Australian artists have long looked to Europe for their influences. Historically trends there have taken time to filter south of the Equator, so we have a long tradition of looking to the past. As ideas get reframed and trends circle around again, it’s worth considering: what relevance do constructivism, communism or revolution have to Australia in 1980? In 1992? In 2017? Quite a lot, as it turns out.
Curated by Chelsea Hopper, the exhibition I Can See Russia From Here brings together a diverse group of Australian artists who have been influenced by Russian art or have engaged with what Hopper terms “the Russian imaginary,” that is, the complex layers of cultural signifiers and values that construct an understanding of Russia, either from within the society or from without.
The line to which the exhibition’s title refers, “I can see Russia from my house”, is widely attributed to 2008 USA Vice-Presidential nominee Sarah Palin. However, it actually came from an Saturday Night Live parody sketch performed by Tina Fey. This slippery footnote (smacking of “fake news”) from a recent election cycle immediately centres the exhibition in the global politics of 2017, viral content, and the scrutiny of Russia-USA relations.
Perhaps it’s for this reason that many of the works feel so contemporary, despite being produced over a span of nearly 40 years. The aesthetic influences of futurism, brutalism and constructivism run through the exhibition; also notions of surveillance and government-think. The latter in particular certainly remain on everyone’s minds.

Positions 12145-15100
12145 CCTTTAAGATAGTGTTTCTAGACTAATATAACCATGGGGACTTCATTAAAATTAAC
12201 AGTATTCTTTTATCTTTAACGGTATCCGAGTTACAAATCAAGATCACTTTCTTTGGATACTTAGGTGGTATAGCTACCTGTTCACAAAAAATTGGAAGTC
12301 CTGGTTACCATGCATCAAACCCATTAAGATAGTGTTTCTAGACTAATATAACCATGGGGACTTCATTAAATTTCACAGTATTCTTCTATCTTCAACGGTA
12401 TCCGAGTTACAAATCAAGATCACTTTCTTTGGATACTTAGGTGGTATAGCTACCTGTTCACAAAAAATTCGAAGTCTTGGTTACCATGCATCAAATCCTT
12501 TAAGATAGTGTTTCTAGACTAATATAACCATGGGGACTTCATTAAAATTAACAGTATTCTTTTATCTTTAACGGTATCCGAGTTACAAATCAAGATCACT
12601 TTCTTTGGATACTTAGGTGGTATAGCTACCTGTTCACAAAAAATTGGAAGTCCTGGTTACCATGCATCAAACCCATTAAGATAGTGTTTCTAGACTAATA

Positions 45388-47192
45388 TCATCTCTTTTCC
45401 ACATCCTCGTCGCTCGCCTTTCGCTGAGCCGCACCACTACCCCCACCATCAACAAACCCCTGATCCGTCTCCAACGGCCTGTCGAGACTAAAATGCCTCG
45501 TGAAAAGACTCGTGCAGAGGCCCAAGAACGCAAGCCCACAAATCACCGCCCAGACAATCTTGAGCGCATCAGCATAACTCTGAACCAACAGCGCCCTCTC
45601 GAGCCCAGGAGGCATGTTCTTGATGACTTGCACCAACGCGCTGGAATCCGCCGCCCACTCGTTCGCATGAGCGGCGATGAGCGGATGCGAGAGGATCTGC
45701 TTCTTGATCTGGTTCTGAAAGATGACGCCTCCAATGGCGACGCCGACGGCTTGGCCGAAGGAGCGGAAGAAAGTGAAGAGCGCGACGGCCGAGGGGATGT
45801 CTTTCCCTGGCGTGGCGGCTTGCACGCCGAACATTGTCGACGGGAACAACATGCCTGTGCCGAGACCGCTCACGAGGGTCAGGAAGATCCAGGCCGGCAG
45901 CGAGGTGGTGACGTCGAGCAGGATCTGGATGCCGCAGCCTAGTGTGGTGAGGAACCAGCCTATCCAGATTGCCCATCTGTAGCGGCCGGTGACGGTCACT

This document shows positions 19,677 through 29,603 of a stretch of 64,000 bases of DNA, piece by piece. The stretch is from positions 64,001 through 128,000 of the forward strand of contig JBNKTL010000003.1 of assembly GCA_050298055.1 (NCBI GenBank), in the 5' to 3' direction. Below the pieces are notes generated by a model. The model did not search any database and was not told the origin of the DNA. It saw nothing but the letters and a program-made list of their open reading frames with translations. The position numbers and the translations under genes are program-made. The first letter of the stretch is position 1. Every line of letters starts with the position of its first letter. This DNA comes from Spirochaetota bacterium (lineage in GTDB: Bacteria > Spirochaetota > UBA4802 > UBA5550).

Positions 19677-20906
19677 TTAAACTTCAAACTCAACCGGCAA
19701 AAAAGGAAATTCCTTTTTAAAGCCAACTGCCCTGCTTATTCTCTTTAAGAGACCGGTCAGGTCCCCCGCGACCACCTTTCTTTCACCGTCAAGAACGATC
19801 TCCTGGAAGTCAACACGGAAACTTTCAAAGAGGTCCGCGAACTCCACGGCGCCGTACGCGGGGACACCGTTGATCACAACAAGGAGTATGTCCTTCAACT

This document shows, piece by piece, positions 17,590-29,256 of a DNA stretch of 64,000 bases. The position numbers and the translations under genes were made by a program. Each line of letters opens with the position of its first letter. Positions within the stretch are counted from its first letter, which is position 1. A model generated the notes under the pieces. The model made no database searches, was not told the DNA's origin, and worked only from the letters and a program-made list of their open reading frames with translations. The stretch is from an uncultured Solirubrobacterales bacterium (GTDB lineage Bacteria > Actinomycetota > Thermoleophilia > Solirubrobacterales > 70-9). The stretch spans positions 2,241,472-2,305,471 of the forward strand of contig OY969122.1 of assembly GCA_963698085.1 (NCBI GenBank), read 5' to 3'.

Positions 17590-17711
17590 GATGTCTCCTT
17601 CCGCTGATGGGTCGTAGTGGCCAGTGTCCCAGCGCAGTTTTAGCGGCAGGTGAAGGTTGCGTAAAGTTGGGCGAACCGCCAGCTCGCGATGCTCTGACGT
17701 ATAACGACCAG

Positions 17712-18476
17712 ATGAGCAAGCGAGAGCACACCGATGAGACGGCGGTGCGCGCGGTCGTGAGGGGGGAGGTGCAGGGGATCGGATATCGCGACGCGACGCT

A pair of strikingly beautiful untitled watercolour drawings from 1992 represent a collaboration between Eugene Carchesio and the late luminary Gordon Bennett. Each artist worked on half of the paper, producing gem-like geometric abstractions in the constructivist style. One constructivist in early 1990s Brisbane seems like a weird anomaly; two of them together are an intriguing conversation.
Hung side by side, John Nixon’s Black and Brown Cross and Eugene Carchesio’s Cosmos both refer to the legacy of Malevich’s Black Square, first painted in 1915 (he made several versions) and often called the “zero point” of painting. Nixon’s work was made in 1988, Carchesio’s in 2006; the zero point of painting comes round again and again, each time new. Carchesio’s delicate black paper cones, repeated across the surface, collapse the infinity of the universe into a geometric precision.
I looked for a long time at Meg Stoios’s work Next Stop, 2017: a small square photograph of a headphone-wearing man reading the Communist Manifesto on a crowded Melbourne bus. Presented as if taken surreptitiously on a smartphone, it’s a striking conflation of the notion of surveillance within the square frame of Instagram.
One of the richest works is Jemima Wyman’s Propaganda Textiles Swatch Book, 2017. It draws on Soviet propaganda textiles of the 1920s and 30s: repetitive patterns of tractors, machinery, or other symbols of harmonious State-sanctioned production. Wyman’s swatches are digitally printed, her abstract patterns multiplied over the image of a masked protestor. Sourced online and representing dozens of rallies worldwide over the last six years, they range from Yemen to London to India, from abortion rights to government overthrow, from balaclavas to Scream masks. It’s a complex and visceral response to contemporary grassroots politics, turning our empathy fatigue into a swatch full of tactile possibility.
Stuart Ringholt’s Wrist Watch (19 hour), 2004, looks like an ordinary analogue man’s watch, attached to the wall. On closer inspection, however, it presents a 19-hour cycle: the possibility of so much more time (and what to fill it with) is a glorious one. It also touches on the compression and expansion of time and geography visible within the exhibition.
The final work of the show (although the first encountered, as it’s in the middle of the gallery) is Alex Hobba’s The Future Began on the Ruins, 2017, an inkjet-printed textile that lies half-crumpled across the floor. Providing a literal space for the future to begin, it’s a hopeful ending, I think, to this ambitious and wide-ranging show.